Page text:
### Journal Papers

#### An Empirical Study of Integration Activities in Distributions of Open Source Software

Bram Adams, Ryan Kavanagh, Ahmed E. Hassan, and Daniel M. German. Empirical Software Engineering (EMSE), Springer (March 2015). DOI: 10.1007/s10664-015-9371-y. [PDF].

Reuse of software components, either closed or open source, is considered to be one of the most important best practices in software engineering, since it reduces development cost and improves software quality. However, since reused components are (by definition) generic, they need to be customized and integrated into a specific system before they can be useful. Since this integration is system- specific, the integration effort is non-negligible and increases maintenance costs, especially if more than one component needs to be integrated. This paper performs an empirical study of multi-component integration in the context of three successful open source distributions (Debian, Ubuntu and FreeBSD). Such distributions integrate thousands of open source components with an operating system kernel to deliver a coherent software product to millions of users worldwide. We empirically identified seven major integration activities performed by the maintainers of these distributions, documented how these activities are being performed by the maintainers, then evaluated and refined the identified activities with input from six maintainers of the three studied distributions. The documented activities provide a common vocabulary for component integration in open source distributions and outline a roadmap for future research on software integration.

### Technical Reports

#### On Coupled Logical Bisimulation for the Lambda-Calculus

Ryan Kavanagh, Jean-Marie Madiot. October 2014. arXiv:1410:2833.

We study coupled logical bisimulation (CLB) to reason about contextual equivalence in the lambda-calculus. CLB originates in a work by Dal Lago, Sangiorgi and Alberti, as a tool to reason about a lambda-calculus with probabilistic constructs. We adapt the original definition to the pure lambda-calculus. We develop the metatheory of CLB in call-by-name and in call-by-value, and draw comparisons with applicative bisimulation (due to Abramsky) and logical bisimulation (due to Sangiorgi, Kobayashi and Sumii). We also study enhancements of the bisimulation method for CLB by developing a theory of up-to techniques for cases where the functional corresponding to bisimulation is not necessarily monotone.

### Term Papers

#### Explorations on the Wallace-Bolyai-Gerwien Theorem

Ryan Kavanagh. March 2015. [PDF]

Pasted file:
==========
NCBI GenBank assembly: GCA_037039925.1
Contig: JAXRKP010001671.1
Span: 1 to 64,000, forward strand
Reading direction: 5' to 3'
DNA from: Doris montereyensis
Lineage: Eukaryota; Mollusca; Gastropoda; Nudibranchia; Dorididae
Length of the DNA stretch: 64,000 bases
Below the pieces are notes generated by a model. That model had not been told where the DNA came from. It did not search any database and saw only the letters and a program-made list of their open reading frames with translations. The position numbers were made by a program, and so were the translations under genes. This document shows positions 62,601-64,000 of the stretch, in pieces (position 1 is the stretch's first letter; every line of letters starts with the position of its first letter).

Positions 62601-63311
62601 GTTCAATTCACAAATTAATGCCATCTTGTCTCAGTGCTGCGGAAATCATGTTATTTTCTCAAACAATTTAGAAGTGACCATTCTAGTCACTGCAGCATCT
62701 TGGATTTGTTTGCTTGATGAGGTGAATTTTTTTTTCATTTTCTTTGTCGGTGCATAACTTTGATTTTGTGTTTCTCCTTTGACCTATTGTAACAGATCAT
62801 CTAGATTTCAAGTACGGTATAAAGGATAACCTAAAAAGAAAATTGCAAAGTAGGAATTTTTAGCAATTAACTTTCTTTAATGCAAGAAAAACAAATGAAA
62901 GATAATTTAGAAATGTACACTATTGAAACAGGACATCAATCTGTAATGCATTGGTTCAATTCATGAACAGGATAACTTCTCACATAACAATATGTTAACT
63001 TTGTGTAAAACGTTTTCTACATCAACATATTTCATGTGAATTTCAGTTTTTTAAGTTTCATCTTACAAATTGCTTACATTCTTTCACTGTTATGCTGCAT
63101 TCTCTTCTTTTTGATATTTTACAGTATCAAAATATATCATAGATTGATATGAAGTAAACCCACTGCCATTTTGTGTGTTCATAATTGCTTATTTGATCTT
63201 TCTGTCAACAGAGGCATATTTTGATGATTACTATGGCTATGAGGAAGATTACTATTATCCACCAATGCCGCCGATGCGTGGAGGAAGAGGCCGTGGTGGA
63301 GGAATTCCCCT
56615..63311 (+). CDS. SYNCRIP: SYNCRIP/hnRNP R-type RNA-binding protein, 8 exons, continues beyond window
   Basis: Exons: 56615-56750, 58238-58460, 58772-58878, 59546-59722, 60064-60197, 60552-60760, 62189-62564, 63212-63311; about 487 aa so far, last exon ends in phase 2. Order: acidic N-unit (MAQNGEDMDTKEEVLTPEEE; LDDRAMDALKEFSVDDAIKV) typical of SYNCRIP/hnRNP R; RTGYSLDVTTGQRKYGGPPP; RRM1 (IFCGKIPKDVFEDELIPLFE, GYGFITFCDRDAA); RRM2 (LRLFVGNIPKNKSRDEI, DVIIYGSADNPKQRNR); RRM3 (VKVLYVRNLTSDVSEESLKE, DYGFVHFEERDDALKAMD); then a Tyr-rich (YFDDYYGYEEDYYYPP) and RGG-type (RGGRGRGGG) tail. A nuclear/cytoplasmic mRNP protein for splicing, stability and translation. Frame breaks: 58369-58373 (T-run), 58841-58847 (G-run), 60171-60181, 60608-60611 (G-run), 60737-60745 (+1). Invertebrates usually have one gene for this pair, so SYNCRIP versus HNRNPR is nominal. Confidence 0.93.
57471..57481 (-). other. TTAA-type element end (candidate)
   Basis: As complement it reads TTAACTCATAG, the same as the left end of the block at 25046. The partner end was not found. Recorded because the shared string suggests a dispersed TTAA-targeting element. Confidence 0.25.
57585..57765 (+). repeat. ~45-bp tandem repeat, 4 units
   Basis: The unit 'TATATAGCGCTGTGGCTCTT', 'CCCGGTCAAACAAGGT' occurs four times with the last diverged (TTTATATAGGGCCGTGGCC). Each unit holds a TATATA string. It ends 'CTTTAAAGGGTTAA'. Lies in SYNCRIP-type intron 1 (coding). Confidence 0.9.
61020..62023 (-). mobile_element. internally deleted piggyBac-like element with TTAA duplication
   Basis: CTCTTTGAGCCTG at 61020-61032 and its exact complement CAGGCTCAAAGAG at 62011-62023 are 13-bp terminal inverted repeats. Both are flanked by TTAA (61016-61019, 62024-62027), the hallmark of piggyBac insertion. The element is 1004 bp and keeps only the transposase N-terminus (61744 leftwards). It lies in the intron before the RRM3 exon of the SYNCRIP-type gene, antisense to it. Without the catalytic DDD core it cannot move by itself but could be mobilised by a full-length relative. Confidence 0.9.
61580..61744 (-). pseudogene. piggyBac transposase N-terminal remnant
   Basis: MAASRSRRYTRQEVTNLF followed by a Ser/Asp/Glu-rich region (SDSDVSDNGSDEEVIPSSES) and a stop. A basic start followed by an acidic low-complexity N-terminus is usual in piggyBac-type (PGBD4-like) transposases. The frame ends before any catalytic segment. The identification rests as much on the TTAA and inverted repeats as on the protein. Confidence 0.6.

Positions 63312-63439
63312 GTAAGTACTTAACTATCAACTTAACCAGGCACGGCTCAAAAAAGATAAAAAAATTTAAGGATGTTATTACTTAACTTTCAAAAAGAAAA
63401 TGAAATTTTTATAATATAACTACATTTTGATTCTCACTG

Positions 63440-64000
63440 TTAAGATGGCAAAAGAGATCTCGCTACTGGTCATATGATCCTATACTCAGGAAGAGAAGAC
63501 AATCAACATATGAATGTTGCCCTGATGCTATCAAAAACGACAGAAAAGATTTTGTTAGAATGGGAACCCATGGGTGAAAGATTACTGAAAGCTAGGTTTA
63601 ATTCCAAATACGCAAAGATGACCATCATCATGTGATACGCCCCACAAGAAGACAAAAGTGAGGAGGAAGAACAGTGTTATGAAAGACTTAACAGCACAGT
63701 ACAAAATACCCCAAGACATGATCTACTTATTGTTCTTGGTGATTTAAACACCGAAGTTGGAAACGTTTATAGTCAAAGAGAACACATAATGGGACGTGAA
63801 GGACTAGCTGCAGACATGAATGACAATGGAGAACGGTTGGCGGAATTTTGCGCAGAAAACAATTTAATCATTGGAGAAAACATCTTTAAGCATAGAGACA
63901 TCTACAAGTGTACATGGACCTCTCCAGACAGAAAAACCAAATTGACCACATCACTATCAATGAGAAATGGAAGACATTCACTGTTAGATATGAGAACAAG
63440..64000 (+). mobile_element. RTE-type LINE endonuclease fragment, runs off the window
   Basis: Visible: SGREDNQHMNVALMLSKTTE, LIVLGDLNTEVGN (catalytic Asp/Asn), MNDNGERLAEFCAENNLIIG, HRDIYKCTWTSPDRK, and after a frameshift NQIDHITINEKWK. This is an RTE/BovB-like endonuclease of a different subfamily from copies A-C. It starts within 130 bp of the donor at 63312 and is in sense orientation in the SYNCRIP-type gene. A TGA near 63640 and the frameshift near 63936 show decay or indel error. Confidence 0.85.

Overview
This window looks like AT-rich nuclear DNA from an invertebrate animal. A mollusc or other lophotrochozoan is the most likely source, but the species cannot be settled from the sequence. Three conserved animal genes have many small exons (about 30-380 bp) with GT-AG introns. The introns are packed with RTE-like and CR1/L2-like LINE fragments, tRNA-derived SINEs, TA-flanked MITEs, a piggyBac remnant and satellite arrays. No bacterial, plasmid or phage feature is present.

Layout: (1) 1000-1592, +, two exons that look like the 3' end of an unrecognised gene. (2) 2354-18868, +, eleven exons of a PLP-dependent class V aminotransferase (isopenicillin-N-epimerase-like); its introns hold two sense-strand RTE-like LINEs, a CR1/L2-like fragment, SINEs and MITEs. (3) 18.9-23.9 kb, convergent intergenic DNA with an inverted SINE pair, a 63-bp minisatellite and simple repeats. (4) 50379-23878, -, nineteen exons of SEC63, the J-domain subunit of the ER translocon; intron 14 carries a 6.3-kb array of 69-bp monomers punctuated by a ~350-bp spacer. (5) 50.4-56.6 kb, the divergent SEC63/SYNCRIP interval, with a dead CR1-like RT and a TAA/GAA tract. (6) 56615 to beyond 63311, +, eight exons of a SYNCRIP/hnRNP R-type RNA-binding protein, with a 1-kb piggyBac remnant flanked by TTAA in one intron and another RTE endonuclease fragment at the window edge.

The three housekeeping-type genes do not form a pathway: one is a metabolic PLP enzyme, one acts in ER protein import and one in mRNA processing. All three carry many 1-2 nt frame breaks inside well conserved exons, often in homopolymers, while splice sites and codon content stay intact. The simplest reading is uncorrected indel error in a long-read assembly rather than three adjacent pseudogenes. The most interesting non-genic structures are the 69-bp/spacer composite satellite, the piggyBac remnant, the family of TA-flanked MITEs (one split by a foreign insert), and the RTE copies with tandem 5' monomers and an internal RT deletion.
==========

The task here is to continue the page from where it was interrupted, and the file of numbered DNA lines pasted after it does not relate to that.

In this survey paper, we present a proof of the Wallace-Bolyai-Gerwien theorem, namely, that any two plane polygons of the same area may be decomposed into the same number of pairwise congruent triangles. Several generalisations and closely related theorems will be considered, and an original example will be explored.

#### On Irreducible Rational Quintics

Ryan Kavanagh. April 2014. [PDF]

In this survey paper, we present a classification of irreducible quintics in $\mathbb{Q}[x]$ and provide a procedure for solving quintics in Bring-Jerrard form that are irreducible over $\mathbb{Q}$ by radicals. These results are applied to several original examples.

NB: This paper is buggy, as exhibited by this mathoverflow.net question.

#### A Primer on Provability Logic

Ryan Kavanagh. April 2012. [PDF]

The K4LR and GL systems of modal logic will be presented in the context of a Hilbert-style system of sentential logic. Löb’s theorem and Löb’s Derivability Criterion will be proven. Similarities between properties of $Bew$ and GL’s $\square$ will be drawn, before proving that $\square$ in GL can be interpreted as $Bew$ in Peano arithmetic by means of realisations. The soundness of this interpretation will be proven by Solovay’s arithmetical completeness theorem. From this, applications of GL will be considered, including a proof of Gödel’s Second Incompleteness Theorem.

#### Explorations on the Dimension of a Graph

Ryan Kavanagh. December 2011. [PDF]

Erdős, Harary and Tutte first defined the dimension of a graph $G$ as the minimum number $n$ such that $G$ can be embedded into the Euclidean $n$-space $E_n$ with every edge of $G$ having length 1. Although some have since extended the definition such that only adjacent vertices may be separated by a distance of 1, this paper will focus on the original definition. No general method is known for determining the dimension of an arbitrary graph $G$ but lower and upper bounds will be proven for arbitrary graphs. A sharp upper bound will be given for $k$-partite graphs by generalising the proofs presented by Erdős et al. for bipartite graphs and by Buckley et al. for tripartite graphs. New findings further include a lower bound and applications to various classes of graphs.